Utility Regulation Will Make the Internet Rusty

by Mike Wendy on October 10, 2014

No one loves their public utilities. They’re slow, unresponsive to change, and only just good enough for government work, which isn’t saying much.

If you’d talk to progressives working in the Internet space, though, you’d hear a different story. They think that utilities, and the 19th Century regulation used to control them, are the greatest things since sliced bread.  You see, they want to make private U.S. broadband providers public utilities, and radical groups like Free Press, Public Knowledge and MoveOn.org have pulled out all of the stops to get the Federal Communications Commission to do so.


Clearly, the Internet is one of the greatest communications tools ever. And broadband providers – such as cable, fiber, DSL, wireless, satellite and Wi-Fi operators – allow users to access the Internet.  Though broadband has exploded with growth and innovation these past 10 years, the Left believes the Internet is simply too important to be left to corporate access providers to develop it any further.

U4In their view, the FCC should turn all 1,700 private U.S broadband providers into public utilities to “protect” the Internet’s “openness” and development. Not only would this indenture them to government servitude, it would make Internet access a general-purpose tool where all who use it – from the biggest corporations down to the Average Joe – move at the same “fair” speed, without “discrimination,” no one ahead of the other.

Good idea, eh?

Well, not really.

First of all, the Internet exploded precisely because regulators decided not to regulate it like a utility. Each year, U.S. broadband providers pour approximately $70 billion into upgrading Internet access, totaling well over $1 trillion of investment since 1996. Consequently, choice abounds.  And that choice doubles in speed and quality every three years without increase in price.  Can your water, gas, electricity providers do that?  Didn’t think so.  That’s because they’re regulated to death as utilities.

Second, the Left wants to flat-out ban so-called “discrimination” of content, applications, services and devices, making everyone suffer with the same undifferentiated Internet experience that treats all traffic “equally,” without any priority. But we should want reasonable discrimination. It is a well-accepted business practice employed in every segment of our economy to improve consumer welfare. It means providers can differentiate their offerings from their competitors, bringing new value to Internet users and the ecosystem. Reasonable discrimination actually makes the Internet better.  Banning it would end a constantly evolving Internet.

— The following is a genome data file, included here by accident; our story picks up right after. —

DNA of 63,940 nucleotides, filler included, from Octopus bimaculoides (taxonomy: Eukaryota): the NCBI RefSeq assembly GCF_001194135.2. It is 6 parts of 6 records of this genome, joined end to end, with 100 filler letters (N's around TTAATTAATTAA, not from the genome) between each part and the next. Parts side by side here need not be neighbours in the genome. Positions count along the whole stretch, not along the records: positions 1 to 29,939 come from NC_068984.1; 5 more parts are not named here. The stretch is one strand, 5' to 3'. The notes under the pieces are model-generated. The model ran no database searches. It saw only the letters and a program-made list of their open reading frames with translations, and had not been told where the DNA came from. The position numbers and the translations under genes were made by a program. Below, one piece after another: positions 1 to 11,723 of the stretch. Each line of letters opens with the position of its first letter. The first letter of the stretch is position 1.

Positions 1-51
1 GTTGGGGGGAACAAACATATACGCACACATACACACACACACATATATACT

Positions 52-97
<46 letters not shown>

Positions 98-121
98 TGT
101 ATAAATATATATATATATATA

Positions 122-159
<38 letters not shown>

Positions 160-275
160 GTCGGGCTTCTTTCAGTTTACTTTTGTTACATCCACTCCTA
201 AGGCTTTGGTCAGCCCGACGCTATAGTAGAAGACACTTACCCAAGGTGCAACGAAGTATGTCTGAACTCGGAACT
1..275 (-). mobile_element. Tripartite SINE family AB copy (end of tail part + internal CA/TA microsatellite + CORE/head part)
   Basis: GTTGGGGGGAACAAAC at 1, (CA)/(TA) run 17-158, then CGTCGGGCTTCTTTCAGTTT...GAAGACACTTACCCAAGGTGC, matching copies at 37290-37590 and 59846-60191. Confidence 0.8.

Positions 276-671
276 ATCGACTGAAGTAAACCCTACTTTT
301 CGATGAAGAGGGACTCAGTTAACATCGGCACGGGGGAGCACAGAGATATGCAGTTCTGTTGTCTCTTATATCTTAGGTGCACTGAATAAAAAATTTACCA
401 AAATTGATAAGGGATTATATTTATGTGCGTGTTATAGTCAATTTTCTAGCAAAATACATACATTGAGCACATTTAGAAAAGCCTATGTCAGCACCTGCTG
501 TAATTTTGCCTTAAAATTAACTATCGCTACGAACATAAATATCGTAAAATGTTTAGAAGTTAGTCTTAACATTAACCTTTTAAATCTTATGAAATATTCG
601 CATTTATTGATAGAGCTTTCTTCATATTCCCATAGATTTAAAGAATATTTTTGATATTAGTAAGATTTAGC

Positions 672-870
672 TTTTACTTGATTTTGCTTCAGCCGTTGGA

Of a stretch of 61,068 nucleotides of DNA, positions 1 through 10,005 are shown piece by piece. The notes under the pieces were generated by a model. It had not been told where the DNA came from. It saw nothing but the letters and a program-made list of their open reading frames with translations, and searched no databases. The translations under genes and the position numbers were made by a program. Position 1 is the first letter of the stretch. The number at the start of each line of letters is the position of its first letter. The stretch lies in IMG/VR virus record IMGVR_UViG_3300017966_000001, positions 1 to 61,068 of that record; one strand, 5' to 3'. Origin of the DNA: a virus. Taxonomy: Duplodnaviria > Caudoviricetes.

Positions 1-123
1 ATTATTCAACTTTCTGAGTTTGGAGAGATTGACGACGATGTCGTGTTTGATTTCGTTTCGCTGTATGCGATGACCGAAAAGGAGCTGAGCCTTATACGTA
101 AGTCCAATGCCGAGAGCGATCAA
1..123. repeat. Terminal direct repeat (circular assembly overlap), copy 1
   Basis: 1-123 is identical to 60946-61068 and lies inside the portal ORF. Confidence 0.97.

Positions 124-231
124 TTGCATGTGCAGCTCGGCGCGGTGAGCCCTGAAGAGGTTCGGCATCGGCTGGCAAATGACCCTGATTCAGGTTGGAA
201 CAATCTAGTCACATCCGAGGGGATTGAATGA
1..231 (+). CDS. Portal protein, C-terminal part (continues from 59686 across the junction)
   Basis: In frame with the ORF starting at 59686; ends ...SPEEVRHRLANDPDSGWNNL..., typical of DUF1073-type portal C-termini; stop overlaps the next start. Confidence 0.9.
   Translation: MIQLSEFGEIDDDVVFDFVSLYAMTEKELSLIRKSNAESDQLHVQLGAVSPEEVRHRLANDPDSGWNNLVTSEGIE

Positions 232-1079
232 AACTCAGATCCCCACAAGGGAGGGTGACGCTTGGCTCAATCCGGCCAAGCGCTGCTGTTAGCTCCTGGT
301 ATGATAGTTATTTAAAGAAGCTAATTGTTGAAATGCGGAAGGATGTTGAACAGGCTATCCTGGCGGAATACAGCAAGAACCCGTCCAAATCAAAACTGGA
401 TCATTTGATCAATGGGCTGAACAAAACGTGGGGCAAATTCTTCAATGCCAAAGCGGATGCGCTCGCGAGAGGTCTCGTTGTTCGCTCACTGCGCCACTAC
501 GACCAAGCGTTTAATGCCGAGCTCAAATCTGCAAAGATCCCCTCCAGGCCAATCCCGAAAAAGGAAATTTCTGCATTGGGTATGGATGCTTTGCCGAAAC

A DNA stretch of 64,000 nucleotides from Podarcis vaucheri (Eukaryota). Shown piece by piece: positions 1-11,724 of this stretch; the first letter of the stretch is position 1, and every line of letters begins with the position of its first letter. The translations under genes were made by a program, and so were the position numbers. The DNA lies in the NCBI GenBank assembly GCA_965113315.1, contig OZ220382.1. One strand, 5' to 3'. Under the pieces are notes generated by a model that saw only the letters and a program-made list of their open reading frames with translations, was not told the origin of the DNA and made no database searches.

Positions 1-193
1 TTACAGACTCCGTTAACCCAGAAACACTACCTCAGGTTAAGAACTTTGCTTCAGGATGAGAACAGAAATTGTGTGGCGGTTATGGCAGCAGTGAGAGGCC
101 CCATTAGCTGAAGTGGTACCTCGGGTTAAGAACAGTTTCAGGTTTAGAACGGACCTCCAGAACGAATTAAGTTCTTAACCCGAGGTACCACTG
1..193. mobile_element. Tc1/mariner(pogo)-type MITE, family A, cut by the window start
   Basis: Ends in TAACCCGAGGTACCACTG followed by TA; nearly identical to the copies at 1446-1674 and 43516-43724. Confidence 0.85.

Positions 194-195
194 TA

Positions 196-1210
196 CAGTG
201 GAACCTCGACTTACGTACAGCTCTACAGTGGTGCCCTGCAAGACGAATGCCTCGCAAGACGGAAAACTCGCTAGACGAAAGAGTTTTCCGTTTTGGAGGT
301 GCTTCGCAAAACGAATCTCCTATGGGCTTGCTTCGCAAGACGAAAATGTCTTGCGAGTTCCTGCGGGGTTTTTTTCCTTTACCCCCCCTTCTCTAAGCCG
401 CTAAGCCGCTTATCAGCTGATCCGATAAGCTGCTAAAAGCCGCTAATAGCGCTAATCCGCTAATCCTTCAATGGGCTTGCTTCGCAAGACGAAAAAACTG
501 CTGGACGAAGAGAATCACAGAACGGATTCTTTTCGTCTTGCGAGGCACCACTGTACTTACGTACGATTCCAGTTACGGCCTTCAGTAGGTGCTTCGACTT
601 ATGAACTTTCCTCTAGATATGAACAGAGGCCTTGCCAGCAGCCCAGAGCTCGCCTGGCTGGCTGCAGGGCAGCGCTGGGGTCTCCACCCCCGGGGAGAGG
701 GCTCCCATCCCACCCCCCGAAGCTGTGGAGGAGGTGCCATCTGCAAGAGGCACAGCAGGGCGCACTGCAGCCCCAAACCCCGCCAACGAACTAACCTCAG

Finally, we’ve tried utility regulation before with our communications laws, and all it succeeded in doing was delaying by decades the rollout of cellular, digital and other important communications infrastructure to “protect” the provision of plain old telephone service. Similarly, broadband infrastructure advancements would decelerate because utility regulation greatly limits profit and flexibility, dampening incentives to invest and innovate.  Moreover, once such regulation has been unleashed on broadband providers, regulators will eventually use that to regulate well beyond, to companies like Google and Netflix. This, of course, would further devastate the entire Internet ecosystem.  Having to ask permission to innovate and invest would slow the Internet’s development down to government speed.

When has that ever been good?

The Internet is the very opposite of government speed, or just good enough for government work.  It does not ask for permission to innovate, help consumers, or change society.  It just does it and waits for us to decide.  This has resulted in tremendous consumer and societal benefit.  Not just for Americans, but for the entire world, too. It will stay that way to the extent it remains unencumbered by government-mandated utility regulation.

No one loves their utilities. Why put the Internet in with such terrible company?

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